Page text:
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Development of the console began in 1978, less than a year after the introduction of its main competitor, the Atari 2600. The word intellivision is a portmanteau of 'intelligent television'.
The Intellivision can be considered the first 16-bit game console, as it has a 16-bit microprocessor.
The Intellivision was also the first system to feature downloadable games. However, since there was no storage device the games vanished once the machine was turned off. In 1981, General Instrument teamed up with Mattel to roll out the PlayCable, a device that allowed the downloading of Intellivision games via cable TV.
Intellivision was the first game console to provide real-time human and robot voices in the middle of gameplay, courtesy of the IntelliVoice module. The voice chip used, the SPO256 Orator, was developed jointly by Mattel and General Instrument.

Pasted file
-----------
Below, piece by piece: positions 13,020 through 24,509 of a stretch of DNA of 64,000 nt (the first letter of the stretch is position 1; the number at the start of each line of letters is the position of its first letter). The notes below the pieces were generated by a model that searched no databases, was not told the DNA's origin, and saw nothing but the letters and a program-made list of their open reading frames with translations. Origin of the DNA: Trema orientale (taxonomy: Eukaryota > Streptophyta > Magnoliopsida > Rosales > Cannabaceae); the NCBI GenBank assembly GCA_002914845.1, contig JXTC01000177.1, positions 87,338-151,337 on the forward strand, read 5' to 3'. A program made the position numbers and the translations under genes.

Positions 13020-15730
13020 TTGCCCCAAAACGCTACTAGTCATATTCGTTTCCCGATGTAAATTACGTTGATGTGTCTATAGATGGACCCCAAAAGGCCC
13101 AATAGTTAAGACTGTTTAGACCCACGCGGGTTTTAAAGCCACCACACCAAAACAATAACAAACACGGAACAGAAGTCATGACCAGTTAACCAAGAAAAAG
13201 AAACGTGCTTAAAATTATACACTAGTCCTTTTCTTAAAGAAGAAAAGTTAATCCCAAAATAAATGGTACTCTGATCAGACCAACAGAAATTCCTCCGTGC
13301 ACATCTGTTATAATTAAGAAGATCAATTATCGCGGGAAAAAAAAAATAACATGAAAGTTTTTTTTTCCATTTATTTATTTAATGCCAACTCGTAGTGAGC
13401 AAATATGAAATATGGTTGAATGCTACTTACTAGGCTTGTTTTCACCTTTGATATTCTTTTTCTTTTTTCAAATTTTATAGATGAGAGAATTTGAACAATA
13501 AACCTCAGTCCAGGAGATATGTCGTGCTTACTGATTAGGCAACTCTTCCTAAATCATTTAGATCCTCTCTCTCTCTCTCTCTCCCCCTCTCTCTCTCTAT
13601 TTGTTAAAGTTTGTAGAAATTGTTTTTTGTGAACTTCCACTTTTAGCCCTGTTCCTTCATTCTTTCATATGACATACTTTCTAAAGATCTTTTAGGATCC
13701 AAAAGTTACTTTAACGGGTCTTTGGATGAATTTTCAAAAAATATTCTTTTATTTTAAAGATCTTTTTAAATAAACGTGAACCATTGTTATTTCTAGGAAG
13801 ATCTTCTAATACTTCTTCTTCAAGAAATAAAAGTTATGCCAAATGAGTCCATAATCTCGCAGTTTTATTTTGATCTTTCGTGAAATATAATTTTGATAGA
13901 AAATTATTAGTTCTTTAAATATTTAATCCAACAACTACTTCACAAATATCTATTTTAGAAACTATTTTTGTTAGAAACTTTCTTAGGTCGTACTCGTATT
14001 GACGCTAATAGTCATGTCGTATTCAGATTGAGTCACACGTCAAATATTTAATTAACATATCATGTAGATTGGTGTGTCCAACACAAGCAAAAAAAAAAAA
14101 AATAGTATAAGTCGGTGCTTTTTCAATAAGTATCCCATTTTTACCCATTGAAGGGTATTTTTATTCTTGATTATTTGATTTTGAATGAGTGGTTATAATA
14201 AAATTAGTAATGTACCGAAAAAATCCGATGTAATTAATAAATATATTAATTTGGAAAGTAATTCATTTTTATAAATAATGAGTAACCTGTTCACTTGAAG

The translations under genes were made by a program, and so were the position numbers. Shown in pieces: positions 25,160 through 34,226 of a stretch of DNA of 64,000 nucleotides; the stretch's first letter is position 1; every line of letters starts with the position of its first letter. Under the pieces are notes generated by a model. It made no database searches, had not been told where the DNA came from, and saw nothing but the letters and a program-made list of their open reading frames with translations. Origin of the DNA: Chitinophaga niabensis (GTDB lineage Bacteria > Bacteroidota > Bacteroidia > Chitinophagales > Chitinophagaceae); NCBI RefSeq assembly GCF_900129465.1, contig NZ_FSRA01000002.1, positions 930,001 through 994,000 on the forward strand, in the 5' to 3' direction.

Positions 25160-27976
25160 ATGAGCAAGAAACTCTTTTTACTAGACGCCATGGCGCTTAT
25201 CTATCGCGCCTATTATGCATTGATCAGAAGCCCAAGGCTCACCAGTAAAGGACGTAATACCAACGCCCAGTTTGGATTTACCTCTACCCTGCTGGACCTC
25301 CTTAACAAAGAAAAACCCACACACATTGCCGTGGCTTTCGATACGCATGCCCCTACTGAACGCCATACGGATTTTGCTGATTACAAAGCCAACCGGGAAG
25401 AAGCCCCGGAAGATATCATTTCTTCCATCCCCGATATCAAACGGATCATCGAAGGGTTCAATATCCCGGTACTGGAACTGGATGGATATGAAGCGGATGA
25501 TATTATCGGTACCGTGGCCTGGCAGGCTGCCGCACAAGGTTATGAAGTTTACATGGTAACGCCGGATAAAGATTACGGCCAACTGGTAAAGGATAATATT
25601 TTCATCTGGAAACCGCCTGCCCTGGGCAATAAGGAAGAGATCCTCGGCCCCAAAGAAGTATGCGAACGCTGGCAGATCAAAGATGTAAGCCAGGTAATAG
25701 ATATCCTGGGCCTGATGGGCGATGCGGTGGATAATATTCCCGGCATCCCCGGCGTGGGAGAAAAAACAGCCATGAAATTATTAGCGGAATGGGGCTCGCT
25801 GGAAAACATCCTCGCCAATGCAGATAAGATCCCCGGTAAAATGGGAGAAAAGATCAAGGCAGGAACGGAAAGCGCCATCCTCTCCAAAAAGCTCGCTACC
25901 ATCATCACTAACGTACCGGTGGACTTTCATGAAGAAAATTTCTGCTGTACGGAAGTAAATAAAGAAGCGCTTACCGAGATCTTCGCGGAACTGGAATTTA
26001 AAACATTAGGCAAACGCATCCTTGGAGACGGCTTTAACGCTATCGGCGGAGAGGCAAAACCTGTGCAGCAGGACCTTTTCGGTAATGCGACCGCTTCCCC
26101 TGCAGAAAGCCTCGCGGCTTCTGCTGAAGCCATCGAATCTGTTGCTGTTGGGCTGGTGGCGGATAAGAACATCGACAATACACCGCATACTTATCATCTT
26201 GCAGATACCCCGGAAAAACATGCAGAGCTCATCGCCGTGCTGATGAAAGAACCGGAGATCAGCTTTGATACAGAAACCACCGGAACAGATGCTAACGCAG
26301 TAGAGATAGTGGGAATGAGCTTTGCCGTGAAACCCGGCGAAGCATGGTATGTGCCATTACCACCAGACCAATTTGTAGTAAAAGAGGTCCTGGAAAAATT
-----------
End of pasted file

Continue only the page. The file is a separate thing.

Intellivision was the first console to feature a controller with a directional pad that allowed 16 directions. The disc-shaped pad allowed players to control action without lifting the thumb and was considered by many Intellivision users to be a useful innovation.
The Intellivision was also the first game console or home computer to offer a musical synthesizer keyboard. The music synthesizer keyboard was designed as a secondary add-on for the ECS, and was intended to lead to a series of music-oriented software titles for both educational and entertainment purposes, but only one title, Melody Blaster, was ever released.
Intellivision was also the first console to have a complete built-in character font. While Odyssey² had a limited character font (uppercase alphabet, numerals, and some other characters), Intellivision's system font had complete upper- and lowercase alphabets, numerals, and almost all of the punctuation and symbols found on standard computer keyboards.
Over 3 million Intellivision units were sold and a total of 125 games were released for the console.